Prison sport policies: Overview and outlook
Prison sport policies: Overview and outlook
A relatively recent innovation, the use of sport in the prison setting is changing. Originally seen as a way of filling time, it now takes various forms and is seen more in the light of social reintegration. However, the lack of hindsight when looking at these schemes and certain persistent constraints make it difficult to assess their impact on prisoners.
Considering the history of prisons, sport has only been relatively recently introduced in European prisons and it was given a disciplinary and occupational role, usually as a real addition to the pain of incarceration. Until the end of the 20th century, for the prisoner, doing physical activity meant, at best, serving his or her time and, at worst, bearing the unbearable (Courtine, 1980). Although it was justified by a more humanitarian philosophy and approach to detention, for the prison administrators these activities were mainly seen as a way of making the prisoners more docile (Foucault, 1975) and having a calming effect on prison spaces, making them easier to manage (Gallant et al. 2015).
The prisoners’ spontaneous adoption of these recreational activities, which were badly supervised, funded, and structured, was enough for the prison administration to declare their benefits to the public. These benefits existed in certain circumstances and for some prisoners, but they were seen to be very slight and unevenly spread among the population when the different social reports and the socialisation process through sport in the establishment were analysed in detail. This is clear from the difficulty faced by women in accessing these activities which were largely organised in line with the dominant historical model of sport – male-oriented and heteronormative.
Far from being inclusive, the sporting activities, which were mainly provided for men and insufficiently resourced, were reduced to very limited form and content, at the expense of the original educational aims expressed in the first official texts: one session a week on average, in makeshift spaces in the prison, with little choice of sports which were traditionally seen as masculine, in line with a popular body image (football and bodybuilding), under the supervision of a prison guard (in the best of cases, trained as a sport instructor by the prison service).
Not very inclusive activities
For nearly two decades now there has been a change in sport policy because of a growing awareness of the difficulties of using sport as a real tool for reintegrating prisoners and as a way of individualising their sentence. The prison authorities seem to be giving a new direction to the development of sport, through agreements with sport federations inviting sports instructors from outside to come into prisons, diversifying, increasing and opening up the sports approaches, disciplines and projects and by renovating or constructing dedicated sports grounds in prisons.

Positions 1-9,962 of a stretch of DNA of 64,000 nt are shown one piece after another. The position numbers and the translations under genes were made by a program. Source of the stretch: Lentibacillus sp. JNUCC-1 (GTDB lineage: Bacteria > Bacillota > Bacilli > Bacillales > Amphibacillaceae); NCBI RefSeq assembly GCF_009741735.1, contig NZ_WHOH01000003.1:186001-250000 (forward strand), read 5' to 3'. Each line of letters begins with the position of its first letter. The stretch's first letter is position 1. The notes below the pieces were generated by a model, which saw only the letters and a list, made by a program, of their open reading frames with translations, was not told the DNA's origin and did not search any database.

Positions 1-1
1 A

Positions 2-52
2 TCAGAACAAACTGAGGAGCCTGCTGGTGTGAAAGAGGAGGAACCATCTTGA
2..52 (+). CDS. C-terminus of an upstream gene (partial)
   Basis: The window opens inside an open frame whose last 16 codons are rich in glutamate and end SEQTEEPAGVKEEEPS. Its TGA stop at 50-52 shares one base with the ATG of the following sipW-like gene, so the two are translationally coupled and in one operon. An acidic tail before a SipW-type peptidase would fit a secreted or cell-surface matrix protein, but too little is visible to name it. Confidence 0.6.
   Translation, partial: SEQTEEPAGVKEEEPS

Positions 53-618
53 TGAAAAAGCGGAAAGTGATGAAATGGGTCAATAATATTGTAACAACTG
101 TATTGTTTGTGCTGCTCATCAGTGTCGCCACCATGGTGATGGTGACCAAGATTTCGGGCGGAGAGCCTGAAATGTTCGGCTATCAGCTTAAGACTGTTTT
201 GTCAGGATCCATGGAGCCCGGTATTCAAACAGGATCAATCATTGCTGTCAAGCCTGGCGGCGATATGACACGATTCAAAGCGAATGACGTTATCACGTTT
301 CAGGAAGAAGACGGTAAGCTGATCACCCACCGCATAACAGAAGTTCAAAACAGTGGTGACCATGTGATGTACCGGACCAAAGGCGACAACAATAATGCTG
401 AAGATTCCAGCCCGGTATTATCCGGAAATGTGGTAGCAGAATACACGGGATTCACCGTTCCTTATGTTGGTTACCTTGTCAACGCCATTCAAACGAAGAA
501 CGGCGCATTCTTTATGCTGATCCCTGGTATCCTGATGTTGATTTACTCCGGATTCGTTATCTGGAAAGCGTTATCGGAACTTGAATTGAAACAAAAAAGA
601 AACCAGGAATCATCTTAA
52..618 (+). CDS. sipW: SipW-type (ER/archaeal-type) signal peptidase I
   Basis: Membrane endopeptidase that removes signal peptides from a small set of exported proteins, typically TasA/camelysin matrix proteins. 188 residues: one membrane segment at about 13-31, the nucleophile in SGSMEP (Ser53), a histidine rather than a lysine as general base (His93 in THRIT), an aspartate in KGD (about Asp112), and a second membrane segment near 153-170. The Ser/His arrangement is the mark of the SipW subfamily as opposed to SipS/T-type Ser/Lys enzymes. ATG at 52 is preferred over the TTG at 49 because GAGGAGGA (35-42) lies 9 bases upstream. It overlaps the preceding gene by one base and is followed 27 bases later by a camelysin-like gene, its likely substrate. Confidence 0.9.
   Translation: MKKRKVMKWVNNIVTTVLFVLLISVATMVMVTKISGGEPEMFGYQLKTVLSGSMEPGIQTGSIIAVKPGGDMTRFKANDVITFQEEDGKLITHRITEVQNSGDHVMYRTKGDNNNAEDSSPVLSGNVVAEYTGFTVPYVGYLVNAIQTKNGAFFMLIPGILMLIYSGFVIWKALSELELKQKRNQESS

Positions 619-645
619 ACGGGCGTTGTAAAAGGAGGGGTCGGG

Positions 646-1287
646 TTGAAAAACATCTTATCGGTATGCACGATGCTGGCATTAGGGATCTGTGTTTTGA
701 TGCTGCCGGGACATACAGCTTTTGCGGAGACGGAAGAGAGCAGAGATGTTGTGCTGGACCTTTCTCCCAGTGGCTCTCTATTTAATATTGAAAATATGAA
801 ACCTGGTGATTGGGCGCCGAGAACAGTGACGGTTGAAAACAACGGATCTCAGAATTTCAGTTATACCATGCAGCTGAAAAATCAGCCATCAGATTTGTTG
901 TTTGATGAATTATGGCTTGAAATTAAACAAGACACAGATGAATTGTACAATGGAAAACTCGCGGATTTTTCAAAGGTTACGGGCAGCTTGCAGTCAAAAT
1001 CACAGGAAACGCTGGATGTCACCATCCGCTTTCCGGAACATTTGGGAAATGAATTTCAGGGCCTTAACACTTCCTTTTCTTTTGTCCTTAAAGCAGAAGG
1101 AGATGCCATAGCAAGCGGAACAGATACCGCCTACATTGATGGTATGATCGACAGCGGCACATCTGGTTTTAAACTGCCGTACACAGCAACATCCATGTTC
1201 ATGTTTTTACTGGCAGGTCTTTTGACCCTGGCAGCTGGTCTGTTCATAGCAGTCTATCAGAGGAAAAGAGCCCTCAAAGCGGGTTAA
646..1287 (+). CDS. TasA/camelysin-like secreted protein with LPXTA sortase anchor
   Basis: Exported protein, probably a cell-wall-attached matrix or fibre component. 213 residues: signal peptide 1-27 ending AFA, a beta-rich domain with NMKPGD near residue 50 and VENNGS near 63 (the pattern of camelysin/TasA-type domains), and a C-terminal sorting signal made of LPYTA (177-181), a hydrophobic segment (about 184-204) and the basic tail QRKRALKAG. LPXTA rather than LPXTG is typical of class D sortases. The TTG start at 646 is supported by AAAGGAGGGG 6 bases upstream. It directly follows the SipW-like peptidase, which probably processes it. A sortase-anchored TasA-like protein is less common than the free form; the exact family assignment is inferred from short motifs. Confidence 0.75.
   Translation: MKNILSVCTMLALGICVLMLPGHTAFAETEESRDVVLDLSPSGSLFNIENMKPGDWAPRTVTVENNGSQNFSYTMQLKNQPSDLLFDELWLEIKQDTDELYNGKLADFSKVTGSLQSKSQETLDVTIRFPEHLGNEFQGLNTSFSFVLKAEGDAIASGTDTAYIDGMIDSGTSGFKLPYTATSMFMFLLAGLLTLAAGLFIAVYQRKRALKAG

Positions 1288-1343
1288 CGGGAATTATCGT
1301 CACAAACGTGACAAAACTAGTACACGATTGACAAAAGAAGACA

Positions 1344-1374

The place for doing sport (Sempé, 2016) is becoming more structured, more complex and more diverse in two major directions: the vision of sport and the vision of the sentence. The different measures proposed vary between, on the vision of sport, a leisure/occupation/supervision logic and a performance/structure/regulation logic, and on the vision of the sentence a notion of incarceration centred on managing the detention and a logic of preparing for reintegration. There are more and more socio-sporting projects and programmes aimed at people who are gradually being recognised not just as criminals, but as people with a certain vulnerability or social disaffiliation, and special needs associated as much with their social condition as with their health.
Vision of sport, vision of the sentence
However, in spite of this change in prison sport policies in favour of sport with an educational and social objective, sociological studies call for a measure of caution. First of all, not all detainees have access to these socio-sporting programmes. Then, the short time span, the variety and the bottom-up logic of these schemes makes the identification and perpetuation of any positive social impacts on prisoners’ situations and careers more complicated. Finally, the realities and constraints of prison conditions, be they material, human, or political, lead many establishments to continue with the dominant historical model of doing sport in prison – a model which has been shown scientifically to have a very doubtful outcome in terms of reintegration.
[This article is from the Inclusion Through Sport journal from the think tank Sport and Citizenship]
Sport and Citizenship was created in Brussels in September 2007 and is the first European think tank who focuses on the analysis of sports policies and the societal impact of sport. Sport and Citizenship relies on years of expertise and enjoys recognition from public authorities and stakeholders in European sport. It is thus regularly consulted by international and European institutions, member states, the sports movement and civil society who recognise it as a privileged interlocutor in this field.